While the redomiciliation of foreign companies into and continuation in Malta was already covered in existing regulations, for foundations the longingly awaited amendment of the Second Schedule of the Civil Code has finally been enacted. On the 6th of November 2018, the Voluntary Organisations Act has been amended by Act No. XXXVI of 2018, allowing foreign organisations, which includes foundations, to redomicile into Malta through the new Article 22A.

The redomiciliation of a foundation does usually not constitute a deemed liquidation when emigrating. Until now the only solution to reorganise a foundation from a foreign country into a Maltese Foundation was to have the foreign foundation to set up and Maltese foundation, appoint its assets to it and thereafter unwind. The redomiciliation rules now allow for an existing foundation to continue under the Maltese laws. This may avoid adverse tax consequences, i.e. the deemed liquidation of the foreign foundation with distribution of all of its assets to the beneficiaries and subsequent set-up of a new Maltese foundation.

Any foundation formed and incorporated or registered under the laws of a state within the European Union or European Economic Area is allowed to redomicile to Malta. Any other jurisdiction or country may be approved from time by notice by the Minister responsible for justice. The foundation continuing in Malta shall require the adoption of the Maltese law, and the compliance with all matters required for the foundation to be established and registered under the Maltese rules and formalities.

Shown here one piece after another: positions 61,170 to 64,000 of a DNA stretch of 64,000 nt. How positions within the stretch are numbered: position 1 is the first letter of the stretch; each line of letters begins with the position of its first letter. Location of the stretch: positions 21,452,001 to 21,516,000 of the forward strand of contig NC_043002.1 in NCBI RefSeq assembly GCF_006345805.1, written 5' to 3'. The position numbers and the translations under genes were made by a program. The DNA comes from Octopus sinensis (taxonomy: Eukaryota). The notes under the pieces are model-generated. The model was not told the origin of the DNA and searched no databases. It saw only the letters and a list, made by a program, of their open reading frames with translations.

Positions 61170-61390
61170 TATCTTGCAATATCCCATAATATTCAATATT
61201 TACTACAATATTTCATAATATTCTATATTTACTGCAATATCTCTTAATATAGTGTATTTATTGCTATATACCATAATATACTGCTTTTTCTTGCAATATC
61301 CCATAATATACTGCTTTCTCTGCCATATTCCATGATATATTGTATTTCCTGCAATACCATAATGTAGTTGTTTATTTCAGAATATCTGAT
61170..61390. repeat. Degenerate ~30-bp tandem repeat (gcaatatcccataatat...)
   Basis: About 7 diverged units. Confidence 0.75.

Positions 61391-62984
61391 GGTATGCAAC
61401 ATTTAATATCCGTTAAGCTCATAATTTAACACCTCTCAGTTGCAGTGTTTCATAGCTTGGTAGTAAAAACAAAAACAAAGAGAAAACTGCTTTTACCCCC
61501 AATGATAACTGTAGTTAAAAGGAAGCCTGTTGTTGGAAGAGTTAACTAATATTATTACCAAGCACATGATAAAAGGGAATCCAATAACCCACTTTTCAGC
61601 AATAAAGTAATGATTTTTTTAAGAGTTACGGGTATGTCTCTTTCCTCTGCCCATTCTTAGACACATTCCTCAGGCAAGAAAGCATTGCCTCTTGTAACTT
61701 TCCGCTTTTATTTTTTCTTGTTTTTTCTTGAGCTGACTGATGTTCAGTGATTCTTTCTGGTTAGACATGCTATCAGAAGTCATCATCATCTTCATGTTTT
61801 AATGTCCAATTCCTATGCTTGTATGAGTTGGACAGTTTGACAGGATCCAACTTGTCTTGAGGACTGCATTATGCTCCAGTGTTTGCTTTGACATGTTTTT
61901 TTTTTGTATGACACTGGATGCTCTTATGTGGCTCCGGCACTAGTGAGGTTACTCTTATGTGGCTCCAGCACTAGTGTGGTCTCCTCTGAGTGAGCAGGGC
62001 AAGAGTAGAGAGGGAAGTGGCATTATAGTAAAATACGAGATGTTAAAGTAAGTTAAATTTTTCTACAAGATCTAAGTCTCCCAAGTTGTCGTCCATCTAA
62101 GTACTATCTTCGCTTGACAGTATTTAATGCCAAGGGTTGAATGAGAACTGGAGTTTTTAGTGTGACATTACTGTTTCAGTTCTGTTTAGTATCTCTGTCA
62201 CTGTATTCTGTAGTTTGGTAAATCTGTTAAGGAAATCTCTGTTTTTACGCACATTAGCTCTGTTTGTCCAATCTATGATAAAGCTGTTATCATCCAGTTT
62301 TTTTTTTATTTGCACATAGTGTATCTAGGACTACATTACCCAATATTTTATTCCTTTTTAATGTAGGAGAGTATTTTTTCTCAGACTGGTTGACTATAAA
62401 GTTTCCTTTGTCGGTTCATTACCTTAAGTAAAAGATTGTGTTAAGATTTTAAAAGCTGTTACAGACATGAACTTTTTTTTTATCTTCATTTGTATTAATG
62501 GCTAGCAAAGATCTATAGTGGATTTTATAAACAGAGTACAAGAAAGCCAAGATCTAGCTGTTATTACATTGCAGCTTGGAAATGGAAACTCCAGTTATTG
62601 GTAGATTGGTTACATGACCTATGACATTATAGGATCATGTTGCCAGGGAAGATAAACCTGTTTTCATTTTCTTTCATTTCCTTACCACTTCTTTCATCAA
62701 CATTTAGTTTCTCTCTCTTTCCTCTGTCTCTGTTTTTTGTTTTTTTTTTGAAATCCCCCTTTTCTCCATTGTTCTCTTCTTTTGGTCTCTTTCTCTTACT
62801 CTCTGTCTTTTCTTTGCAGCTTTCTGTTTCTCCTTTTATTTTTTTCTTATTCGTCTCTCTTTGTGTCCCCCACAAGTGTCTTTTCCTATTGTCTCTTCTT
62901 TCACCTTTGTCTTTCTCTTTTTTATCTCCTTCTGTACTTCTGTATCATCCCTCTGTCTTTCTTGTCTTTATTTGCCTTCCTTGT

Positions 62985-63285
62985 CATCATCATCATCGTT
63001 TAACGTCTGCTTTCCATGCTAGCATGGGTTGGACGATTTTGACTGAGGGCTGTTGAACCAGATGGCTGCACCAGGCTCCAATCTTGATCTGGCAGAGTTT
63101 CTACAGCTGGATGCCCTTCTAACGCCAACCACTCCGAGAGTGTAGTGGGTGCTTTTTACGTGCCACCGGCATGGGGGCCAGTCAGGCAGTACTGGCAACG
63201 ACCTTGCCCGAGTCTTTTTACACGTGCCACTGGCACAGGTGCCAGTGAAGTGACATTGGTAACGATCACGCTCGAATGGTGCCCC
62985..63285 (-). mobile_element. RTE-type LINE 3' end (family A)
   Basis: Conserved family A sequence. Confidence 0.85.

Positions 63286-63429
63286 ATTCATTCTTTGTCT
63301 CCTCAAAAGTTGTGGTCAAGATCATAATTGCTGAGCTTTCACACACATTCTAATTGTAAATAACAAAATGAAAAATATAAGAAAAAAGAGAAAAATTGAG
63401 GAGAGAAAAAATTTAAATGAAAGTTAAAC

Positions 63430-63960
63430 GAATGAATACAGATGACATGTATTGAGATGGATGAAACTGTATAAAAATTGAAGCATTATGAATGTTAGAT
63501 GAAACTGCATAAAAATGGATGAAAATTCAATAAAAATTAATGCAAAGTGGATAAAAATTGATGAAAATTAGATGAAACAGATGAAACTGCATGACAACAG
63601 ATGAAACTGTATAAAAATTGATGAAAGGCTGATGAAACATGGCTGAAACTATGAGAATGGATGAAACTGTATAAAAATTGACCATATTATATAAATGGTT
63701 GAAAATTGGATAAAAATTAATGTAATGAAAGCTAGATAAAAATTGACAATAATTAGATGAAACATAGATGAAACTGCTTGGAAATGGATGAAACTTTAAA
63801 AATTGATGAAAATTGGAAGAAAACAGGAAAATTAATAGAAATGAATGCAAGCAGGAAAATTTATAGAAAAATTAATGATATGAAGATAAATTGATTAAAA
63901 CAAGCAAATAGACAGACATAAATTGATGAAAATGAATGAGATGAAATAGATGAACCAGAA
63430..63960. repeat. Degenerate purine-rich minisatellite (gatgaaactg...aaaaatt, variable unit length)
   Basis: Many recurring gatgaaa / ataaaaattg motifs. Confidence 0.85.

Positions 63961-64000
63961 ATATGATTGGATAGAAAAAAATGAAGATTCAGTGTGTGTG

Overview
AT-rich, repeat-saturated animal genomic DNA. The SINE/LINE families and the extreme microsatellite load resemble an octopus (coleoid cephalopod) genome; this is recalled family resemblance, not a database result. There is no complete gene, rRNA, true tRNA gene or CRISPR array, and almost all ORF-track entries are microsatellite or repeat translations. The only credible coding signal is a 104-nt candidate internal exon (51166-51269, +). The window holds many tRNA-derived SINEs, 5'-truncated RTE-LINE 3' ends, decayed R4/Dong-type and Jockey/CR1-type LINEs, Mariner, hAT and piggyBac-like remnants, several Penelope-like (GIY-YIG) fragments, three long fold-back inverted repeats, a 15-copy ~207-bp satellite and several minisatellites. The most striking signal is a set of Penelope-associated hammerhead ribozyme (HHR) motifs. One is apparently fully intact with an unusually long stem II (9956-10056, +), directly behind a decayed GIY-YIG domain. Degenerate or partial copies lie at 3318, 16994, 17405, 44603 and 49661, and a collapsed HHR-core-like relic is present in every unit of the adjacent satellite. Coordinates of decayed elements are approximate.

Reasons of continuation of a foreign foundation into Malta

Although the smallest member of the European Union (EU), Malta is a leading European financial centre and is one of the most cost-effective onshore jurisdictions in Europe. Malta has become a magnet for financial services and the country is a platform for international business and one of the most successful economies within the European Union. Malta's reputation for stability, predictability and security makes it an exception among other global financial centres. Malta is fully OECD and FATF compliant, has a robust regulatory and legal system and boasts one of the lowest effective corporate tax rates in Europe.

The foundation is governed by the Second Act of the Civil Act and is constituted as a legal organisation. In the terms of the Maltese law, the foundation can be set up either as private foundation or purpose foundation, and can have any legal and lawful purpose, not only social or charitable. A Purpose Foundation can be used as a collective investment vehicle or for securitisation transactions with an unlimited term of existence. Another innovation of the Malta foundation is that the foundation can be constituted as a Protected Cell Foundation, similar to the Protected Cell Company, but without restriction in its usage (except for commercial activity).

For more detailed information about the Malta Foundations, please refer to our brochure "The Malta Foundations – Versatility in one entity" available under https://www.mandaris.com/malta/publications/ .

The content of this article is intended to provide a general guide to the subject matter. Specialist advice should be sought about your specific circumstances.